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WATCH: WUSA9 wins release of video showing assault on Officer Sicknick

WUSA9 and other newsrooms fought to have the Department of Justice release surveillance video from the Capitol riot.

WASHINGTON — Never-before-seen video from the January 6 siege on the U.S. Capitol offers a new look at a violent confrontation between fallen U.S. Capitol Police Officer Brian Sicknick and two rioters indicted for assaulting him.

Several videos of the confrontation were released to WUSA9 after a successful legal challenge by its parent company TEGNA and other media outlets. The footage was compiled from six surveillance videos, three body camera videos recorded by DC Police officers and one open source cell phone video. The videos were shown during a court hearing for one of the defendants, George Tanios, but were not included on the official docket, which is why a judge ordered them released.

Tanios, 39, a sandwich shop owner in Morgantown, West Virginia, and his co-defendant, 32-year-old Julian Khater, of Pennsylvania, were indicted in March on 10 counts, including conspiracy to injure an officer, assault on a federal officer with a dangerous weapon and engaging in physical violence in a restricted grounds with a deadly or dangerous weapon casing significant bodily injury. If found guilty, they could potentially face decades in prison.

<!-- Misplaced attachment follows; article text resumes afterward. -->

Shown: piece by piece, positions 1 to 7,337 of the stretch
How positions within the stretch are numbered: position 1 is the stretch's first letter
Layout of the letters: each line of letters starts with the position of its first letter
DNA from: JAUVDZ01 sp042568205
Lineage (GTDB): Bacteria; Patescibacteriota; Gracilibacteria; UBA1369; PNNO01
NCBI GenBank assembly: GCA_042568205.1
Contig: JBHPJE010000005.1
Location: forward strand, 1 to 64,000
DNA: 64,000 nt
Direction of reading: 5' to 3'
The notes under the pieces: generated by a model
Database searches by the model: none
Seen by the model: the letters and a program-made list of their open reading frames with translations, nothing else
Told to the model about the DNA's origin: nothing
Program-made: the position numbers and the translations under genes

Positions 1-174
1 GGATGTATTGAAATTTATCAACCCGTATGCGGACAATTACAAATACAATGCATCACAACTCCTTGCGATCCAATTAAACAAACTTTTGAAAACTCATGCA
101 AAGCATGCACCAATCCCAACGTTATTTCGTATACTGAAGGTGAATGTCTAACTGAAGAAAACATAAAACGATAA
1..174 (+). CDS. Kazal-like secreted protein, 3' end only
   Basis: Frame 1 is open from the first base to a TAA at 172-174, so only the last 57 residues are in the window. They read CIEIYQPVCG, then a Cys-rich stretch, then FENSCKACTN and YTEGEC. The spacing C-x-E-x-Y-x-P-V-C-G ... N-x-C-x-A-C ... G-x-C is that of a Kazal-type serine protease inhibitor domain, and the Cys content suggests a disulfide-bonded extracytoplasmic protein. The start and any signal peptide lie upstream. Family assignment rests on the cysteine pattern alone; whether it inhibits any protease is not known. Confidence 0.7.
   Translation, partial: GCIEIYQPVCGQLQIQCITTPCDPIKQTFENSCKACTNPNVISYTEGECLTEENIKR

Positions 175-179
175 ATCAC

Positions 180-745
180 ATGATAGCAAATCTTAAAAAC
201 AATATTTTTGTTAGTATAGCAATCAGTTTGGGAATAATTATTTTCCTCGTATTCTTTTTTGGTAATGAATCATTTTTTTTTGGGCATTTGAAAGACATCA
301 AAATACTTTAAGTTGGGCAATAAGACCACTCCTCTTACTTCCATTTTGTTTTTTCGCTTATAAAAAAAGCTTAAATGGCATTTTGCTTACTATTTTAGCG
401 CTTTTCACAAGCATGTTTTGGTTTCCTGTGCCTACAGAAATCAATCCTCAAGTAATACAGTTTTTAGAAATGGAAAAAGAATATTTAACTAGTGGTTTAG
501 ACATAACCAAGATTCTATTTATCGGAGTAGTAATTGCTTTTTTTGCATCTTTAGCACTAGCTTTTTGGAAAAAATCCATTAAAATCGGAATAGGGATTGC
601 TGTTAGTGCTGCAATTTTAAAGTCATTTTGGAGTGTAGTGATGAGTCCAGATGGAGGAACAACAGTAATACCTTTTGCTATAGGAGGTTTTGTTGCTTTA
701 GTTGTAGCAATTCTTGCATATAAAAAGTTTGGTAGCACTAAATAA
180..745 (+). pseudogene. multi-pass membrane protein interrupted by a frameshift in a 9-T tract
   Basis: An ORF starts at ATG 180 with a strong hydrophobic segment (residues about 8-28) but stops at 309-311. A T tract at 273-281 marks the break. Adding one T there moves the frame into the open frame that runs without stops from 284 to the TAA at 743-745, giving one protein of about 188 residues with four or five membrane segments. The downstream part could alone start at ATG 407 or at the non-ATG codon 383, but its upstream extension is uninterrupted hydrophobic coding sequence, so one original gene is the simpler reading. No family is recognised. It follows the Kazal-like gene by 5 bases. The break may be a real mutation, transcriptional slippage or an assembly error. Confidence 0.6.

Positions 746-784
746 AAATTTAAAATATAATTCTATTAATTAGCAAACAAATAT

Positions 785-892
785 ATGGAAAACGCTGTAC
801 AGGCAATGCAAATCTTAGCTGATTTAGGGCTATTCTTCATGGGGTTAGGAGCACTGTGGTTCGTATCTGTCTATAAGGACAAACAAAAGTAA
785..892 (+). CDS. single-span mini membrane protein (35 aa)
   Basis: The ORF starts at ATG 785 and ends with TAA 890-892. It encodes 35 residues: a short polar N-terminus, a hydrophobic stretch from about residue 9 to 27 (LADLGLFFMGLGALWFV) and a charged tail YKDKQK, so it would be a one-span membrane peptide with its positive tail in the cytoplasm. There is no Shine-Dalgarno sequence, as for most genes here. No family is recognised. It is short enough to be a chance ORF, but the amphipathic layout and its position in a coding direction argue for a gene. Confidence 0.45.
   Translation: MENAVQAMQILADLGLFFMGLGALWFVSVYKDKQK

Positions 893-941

In the videos, Khater, marked by a red arrow, can be seen appearing to hold up a canister and move it back and forth. Nearby officers, including Sicknick, marked with a blue arrow, can be seen in a bodycam video covering their faces and moving away.

Warning: These videos show unedited footage from the Capitol riot and may contain foul language. Viewer discretion is advised.

Bodycam footage captured the officers pulling away from the line to have their eyes doused with water.

Another video captured by a surveillance camera shows three officers, including Sicknick, appearing to react to being sprayed with something and moving away from the barricades. Khater can be seen in this video from a different angle appearing to spray something from a canister.

A fourth video, captured by another surveillance camera, shows Sicknick rubbing his eyes and pouring water on his face shortly before 2:30 p.m.